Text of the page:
The city of Humble plans to purchase the Old Wildcat Den, a building that was known to be a popular diner for Charles Bender High School students in the 1950s.

At the Dec. 10 Humble City Council meeting, council members unanimously authorized City Manager Jason Stuebe to enter into a contract to purchase the property, which is located at 110 N. Ave. D, Humble.

Humble Mayor Merle Aaron said the city intends to purchase, demolish and clean the property. This will create a large, open lot with the city's adjoining, vacant property that is ripe for future development or downtown parking, Aaron said.

"The reason [we're buying it] is to improve that piece of property there so it's larger and usable," he said. "It could be for downtown parking, because we have very little."

Stuebe said the city intends to demolish it in the first quarter of 2021.

The 1,500-square-foot home was constructed in 1924 as a single-family residence, according to property information from the Harris County Appraisal District. Located on little more than a 5,000-square-foot lot, the almost 100-year-old building now is classified as commercial space, having been an antique and record store most recently.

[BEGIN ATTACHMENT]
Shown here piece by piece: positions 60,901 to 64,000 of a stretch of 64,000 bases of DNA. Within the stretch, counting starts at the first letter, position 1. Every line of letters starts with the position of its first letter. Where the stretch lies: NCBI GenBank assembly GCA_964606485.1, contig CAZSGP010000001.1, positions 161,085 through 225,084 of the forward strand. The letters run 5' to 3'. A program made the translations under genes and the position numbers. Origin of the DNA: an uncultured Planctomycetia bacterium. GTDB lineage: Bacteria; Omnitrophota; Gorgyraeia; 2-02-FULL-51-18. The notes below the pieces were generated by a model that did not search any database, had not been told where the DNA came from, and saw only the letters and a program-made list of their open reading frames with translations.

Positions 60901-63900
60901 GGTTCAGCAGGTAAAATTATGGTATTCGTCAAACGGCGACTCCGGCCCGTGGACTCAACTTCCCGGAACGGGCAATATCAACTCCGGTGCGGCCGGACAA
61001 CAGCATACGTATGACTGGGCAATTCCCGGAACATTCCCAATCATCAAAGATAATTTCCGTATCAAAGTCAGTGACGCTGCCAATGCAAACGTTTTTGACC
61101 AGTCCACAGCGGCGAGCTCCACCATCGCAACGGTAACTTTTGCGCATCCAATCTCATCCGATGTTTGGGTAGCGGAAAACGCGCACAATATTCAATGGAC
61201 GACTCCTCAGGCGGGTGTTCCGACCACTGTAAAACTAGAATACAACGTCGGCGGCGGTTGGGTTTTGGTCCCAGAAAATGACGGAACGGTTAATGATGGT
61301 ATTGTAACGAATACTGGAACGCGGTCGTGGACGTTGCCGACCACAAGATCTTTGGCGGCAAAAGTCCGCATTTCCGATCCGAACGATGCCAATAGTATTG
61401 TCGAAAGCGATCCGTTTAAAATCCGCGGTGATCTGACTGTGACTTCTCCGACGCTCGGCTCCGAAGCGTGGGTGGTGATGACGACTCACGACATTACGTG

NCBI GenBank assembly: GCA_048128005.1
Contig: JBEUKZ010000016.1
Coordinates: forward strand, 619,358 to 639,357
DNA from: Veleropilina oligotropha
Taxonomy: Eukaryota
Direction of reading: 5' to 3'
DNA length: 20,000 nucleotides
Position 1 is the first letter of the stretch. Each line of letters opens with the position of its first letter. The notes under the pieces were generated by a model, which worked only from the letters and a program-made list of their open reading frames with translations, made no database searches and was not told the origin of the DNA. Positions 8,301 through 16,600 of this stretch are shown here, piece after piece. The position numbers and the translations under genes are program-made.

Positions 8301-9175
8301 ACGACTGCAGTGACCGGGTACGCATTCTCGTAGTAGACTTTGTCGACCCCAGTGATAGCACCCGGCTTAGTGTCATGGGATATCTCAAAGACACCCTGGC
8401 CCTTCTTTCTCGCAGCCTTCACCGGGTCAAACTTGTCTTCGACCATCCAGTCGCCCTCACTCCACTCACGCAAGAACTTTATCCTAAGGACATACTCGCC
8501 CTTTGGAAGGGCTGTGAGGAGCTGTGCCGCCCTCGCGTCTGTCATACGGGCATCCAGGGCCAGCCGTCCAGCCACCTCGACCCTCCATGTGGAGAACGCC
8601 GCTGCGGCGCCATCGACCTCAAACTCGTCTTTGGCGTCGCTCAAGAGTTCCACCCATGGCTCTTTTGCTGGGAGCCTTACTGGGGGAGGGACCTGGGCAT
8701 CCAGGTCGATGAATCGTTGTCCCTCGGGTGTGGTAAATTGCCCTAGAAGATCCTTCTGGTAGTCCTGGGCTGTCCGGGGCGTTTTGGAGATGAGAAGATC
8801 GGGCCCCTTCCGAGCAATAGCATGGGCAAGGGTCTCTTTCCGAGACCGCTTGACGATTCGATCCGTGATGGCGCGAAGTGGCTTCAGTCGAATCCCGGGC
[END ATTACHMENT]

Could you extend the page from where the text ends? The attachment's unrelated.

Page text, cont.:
But back in the 1950s, it was a diner patroned by high school students from Charles Bender High School—now a performing arts center. The Wildcat Den was run by the Benardino family, and worn paint on the front of the building says the eatery was established in 1947.

"It's kind of an eyesore if you don't know the history," said Nancy Coker, a lifelong Humble resident and former board president of the Humble Museum.

When Coker attended Charles Bender High School, she said she remembers many students walking across the street to have lunch at the diner in lieu of cafeteria food.

"Everybody loved it," she said. "It was a big hit, and it was very good for those [kids], because a lot of the kids would have to stay for a while after school for things, so sometimes they’d end up probably eating there twice."

While Coker said she would more often walk the five blocks home to her mother's house for lunch, the Wildcat Den served what she said was the "best hamburger around." Coker said she is not sure how long the eatery was open, but it was still operating when she graduated Charles Bender High School in 1953.

"That place was so popular, and they made wonderful hamburgers," she said. "It was nothing fancy; it was just good ol' food that everybody loves."